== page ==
When your dependent variable is not continuous, unbounded, and measured on an interval or ratio scale, linear models don’t fit. The data just will not meet the assumptions of linear models. But there’s good news, other models exist for many types of dependent variables.

Today I’m going to go into more detail about 6 common types of dependent variables that are either discrete, bounded, or measured on a nominal or ordinal scale and the tests that work for them instead. Some are all of these.

(more…)

Predictor variables in statistical models can be treated as either continuous or categorical.

Usually, this is a very straightforward decision.

Categorical predictors, like treatment group, marital status, or highest educational degree should be specified as categorical.

Likewise, continuous predictors, like age, systolic blood pressure, or percentage of ground cover should be specified as continuous.

But there are numerical predictors that aren’t continuous. And these can sometimes make sense to treat as continuous and sometimes make sense as categorical.

(more…)

Most of us know that binary logistic regression is appropriate when the outcome variable has two possible outcomes: success and failure.

There are two more situations that are also appropriate for binary logistic regression, but they don’t always look like they should be.

(more…)

There are quite a few types of outcome variables that will never meet ordinary linear model’s assumption of normally distributed residuals. A non-normal outcome variable can have normally distribued residuals, but it does need to be continuous, unbounded, and measured on an interval or ratio scale. Categorical outcome variables clearly don’t fit this requirement, so it’s easy to see that an ordinary linear model is not appropriate. Neither do count variables. It’s less obvious, because they are measured on a ratio scale, so it’s easier to think of them as continuous, or close to it. But they’re neither continuous or unbounded, and this really affects assumptions.

Continuous variables measure how much. Count variables measure how many. Count variables can’t be negative—0 is the lowest possible value, and they’re often skewed–so severly that 0 is by far the most common value. And they’re discrete, not continuous. All those jokes about the average family having 1.3 children have a ring of truth in this context.

Count variables often follow a Poisson or one of its related distributions. The Poisson distribution assumes that each count is the result of the same Poisson process—a random process that says each counted event is independent and equally likely. If this count variable is used as the outcome of a regression model, we can use Poisson regression to estimate how predictors affect the number of times the event occurred.

But the Poisson model has very strict assumptions. One that is often violated is that the mean equals the variance. When the variance is too large because there are many 0s as well as a few very high values, the negative binomial model is an extension that can handle the extra variance.

But sometimes it’s just a matter of having too many zeros than a Poisson would predict. In this case, a better solution is often the Zero-Inflated Poisson (ZIP) model. (And when extra variation occurs too, its close relative is the Zero-Inflated Negative Binomial model).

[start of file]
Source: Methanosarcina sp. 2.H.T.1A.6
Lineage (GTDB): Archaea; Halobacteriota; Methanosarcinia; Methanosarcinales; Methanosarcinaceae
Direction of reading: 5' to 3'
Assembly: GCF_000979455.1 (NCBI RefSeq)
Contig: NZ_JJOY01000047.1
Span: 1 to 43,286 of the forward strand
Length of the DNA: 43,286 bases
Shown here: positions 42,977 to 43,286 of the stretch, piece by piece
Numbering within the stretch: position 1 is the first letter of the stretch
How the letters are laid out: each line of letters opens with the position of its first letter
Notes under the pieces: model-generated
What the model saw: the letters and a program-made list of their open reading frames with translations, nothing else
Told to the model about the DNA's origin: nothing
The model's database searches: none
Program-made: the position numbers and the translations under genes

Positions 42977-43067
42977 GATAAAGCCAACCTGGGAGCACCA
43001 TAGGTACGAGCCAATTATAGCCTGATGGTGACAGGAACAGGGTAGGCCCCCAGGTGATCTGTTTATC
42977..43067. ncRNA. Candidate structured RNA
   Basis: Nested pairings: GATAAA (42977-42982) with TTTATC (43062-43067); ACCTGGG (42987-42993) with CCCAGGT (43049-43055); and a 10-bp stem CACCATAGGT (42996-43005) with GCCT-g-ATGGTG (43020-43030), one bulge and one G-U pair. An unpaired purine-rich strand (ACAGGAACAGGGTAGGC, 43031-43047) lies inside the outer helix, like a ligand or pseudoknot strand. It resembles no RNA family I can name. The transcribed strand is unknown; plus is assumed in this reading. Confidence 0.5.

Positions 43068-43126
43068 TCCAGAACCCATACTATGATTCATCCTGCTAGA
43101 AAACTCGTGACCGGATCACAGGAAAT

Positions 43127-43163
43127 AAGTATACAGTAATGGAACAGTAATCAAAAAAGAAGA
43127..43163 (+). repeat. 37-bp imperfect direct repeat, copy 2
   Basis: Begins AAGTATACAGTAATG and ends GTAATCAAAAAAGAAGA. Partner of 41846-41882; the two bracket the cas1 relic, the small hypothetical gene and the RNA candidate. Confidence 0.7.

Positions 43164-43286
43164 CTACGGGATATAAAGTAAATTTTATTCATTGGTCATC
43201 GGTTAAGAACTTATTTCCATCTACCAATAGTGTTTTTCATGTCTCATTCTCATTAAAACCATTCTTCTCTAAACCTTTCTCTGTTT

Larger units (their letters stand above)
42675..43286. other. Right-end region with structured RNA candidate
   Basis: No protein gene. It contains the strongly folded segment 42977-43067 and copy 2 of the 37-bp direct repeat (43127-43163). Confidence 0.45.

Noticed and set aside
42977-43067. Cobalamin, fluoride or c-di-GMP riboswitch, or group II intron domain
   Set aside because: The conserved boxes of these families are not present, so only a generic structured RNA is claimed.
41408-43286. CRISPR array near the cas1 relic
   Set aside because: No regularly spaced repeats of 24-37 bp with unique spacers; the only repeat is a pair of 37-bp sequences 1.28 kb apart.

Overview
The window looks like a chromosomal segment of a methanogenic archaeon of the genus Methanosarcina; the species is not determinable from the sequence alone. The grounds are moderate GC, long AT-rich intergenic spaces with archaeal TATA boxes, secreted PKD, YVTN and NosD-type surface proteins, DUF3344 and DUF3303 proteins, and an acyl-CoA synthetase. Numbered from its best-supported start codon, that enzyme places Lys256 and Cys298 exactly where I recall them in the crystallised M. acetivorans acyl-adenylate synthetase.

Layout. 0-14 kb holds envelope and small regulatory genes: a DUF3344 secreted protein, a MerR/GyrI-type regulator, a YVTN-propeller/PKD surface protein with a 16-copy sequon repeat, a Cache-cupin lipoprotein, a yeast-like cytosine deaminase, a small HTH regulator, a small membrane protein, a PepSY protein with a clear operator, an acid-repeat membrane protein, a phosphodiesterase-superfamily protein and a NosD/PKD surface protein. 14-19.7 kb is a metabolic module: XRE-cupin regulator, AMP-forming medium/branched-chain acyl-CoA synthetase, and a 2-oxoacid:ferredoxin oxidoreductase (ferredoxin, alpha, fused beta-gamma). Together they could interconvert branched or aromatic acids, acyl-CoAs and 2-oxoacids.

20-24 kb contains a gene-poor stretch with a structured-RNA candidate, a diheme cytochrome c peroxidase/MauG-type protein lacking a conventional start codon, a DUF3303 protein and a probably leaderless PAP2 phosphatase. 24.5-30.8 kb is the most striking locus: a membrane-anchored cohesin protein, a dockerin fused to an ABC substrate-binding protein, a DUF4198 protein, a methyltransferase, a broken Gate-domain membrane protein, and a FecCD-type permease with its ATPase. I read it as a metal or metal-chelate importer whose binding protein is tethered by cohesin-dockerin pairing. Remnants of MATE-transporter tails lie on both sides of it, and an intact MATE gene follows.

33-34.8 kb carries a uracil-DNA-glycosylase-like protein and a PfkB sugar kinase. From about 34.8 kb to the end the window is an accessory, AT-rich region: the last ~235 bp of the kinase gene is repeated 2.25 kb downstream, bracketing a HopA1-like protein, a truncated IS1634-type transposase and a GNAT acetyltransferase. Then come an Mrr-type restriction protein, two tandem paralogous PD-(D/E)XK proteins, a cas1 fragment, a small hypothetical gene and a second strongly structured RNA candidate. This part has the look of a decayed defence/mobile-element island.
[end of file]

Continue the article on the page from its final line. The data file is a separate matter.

ZIP models assume that some zeros occurred by a Poisson process, but others were not even eligible to have the event occur. So there are two processes at work—one that determines if the individual is even eligible for a non-zero response, and the other that determines the count of that response for eligible individuals.

The tricky part is either process can result in a 0 count. Since you can’t tell which 0s were eligible for a non-zero count, you can’t tell which zeros were results of which process. The ZIP model fits, simultaneously, two separate regression models. One is a logistic or probit model that models the probability of being eligible for a non-zero count. The other models the size of that count.

Both models use the same predictor variables, but estimate their coefficients separately. So the predictors can have vastly different effects on the two processes.

But a ZIP model requires it be theoretically plausible that some individuals are ineligible for a count. For example, consider a count of the number of disciplinary incidents in a day in a youth detention center. True, there may be some youth who would never instigate an incident, but the unit of observation in this case is the center. It is hard to imagine a situation in which a detention center would have no possibility of any incidents, even if they didn’t occur on some days.

Compare that to the number of alcoholic drinks consumed in a day, which could plausibly be fit with a ZIP model. Some participants do drink alcohol, but will have consumed 0 that day, by chance. But others just do not drink alcohol, so will never have a non-zero response. The ZIP model can determine which predictors affect the probability of being an alcohol consumer and which predictors affect how many drinks the consumers consume. They may not be the same predictors for the two models, or they could even have opposite effects on the two processes.

The assumptions of normality and constant variance in a linear model (both OLS regression and ANOVA) are quite robust to departures. That means that even if the assumptions aren’t met perfectly, the resulting p-values will still be reasonable estimates.

But you need to check the assumptions anyway, because some departures are so far that the p-value become inaccurate. And in many cases there are remedial measures you can take to turn non-normal residuals into normal ones.

But sometimes you can’t.

Sometimes it’s because the dependent variable just isn’t appropriate for a linear model. The (more…)